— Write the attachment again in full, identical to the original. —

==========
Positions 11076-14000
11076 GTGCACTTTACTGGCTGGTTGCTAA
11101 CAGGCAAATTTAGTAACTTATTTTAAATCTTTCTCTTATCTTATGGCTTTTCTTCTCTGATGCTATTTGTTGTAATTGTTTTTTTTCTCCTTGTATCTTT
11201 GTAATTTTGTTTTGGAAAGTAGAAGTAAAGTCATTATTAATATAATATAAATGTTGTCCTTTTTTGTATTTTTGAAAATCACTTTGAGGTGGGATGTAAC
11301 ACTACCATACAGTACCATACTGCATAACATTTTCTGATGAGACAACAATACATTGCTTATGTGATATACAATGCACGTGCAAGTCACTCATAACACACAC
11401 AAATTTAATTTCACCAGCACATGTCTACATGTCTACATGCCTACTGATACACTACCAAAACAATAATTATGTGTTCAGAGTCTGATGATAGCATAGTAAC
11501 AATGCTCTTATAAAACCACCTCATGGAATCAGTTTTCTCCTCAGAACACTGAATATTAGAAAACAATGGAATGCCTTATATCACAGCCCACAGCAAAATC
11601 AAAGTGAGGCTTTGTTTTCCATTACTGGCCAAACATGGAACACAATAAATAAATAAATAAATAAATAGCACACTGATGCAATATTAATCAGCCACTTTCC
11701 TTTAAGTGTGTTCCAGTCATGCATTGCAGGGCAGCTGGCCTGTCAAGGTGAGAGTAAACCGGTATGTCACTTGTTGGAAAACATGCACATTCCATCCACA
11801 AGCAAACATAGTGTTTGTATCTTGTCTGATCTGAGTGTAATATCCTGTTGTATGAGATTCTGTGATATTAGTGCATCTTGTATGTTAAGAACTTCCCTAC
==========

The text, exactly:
Positions 11076-14000
11076 GTGCACTTTACTGGCTGGTTGCTAA
11101 CAGGCAAATTTAGTAACTTATTTTAAATCTTTCTCTTATCTTATGGCTTTTCTTCTCTGATGCTATTTGTTGTAATTGTTTTTTTTCTCCTTGTATCTTT
11201 GTAATTTTGTTTTGGAAAGTAGAAGTAAAGTCATTATTAATATAATATAAATGTTGTCCTTTTTTGTATTTTTGAAAATCACTTTGAGGTGGGATGTAAC
11301 ACTACCATACAGTACCATACTGCATAACATTTTCTGATGAGACAACAATACATTGCTTATGTGATATACAATGCACGTGCAAGTCACTCATAACACACAC
11401 AAATTTAATTTCACCAGCACATGTCTACATGTCTACATGCCTACTGATACACTACCAAAACAATAATTATGTGTTCAGAGTCTGATGATAGCATAGTAAC
11501 AATGCTCTTATAAAACCACCTCATGGAATCAGTTTTCTCCTCAGAACACTGAATATTAGAAAACAATGGAATGCCTTATATCACAGCCCACAGCAAAATC
11601 AAAGTGAGGCTTTGTTTTCCATTACTGGCCAAACATGGAACACAATAAATAAATAAATAAATAAATAGCACACTGATGCAATATTAATCAGCCACTTTCC
11701 TTTAAGTGTGTTCCAGTCATGCATTGCAGGGCAGCTGGCCTGTCAAGGTGAGAGTAAACCGGTATGTCACTTGTTGGAAAACATGCACATTCCATCCACA
11801 AGCAAACATAGTGTTTGTATCTTGTCTGATCTGAGTGTAATATCCTGTTGTATGAGATTCTGTGATATTAGTGCATCTTGTATGTTAAGAACTTCCCTAC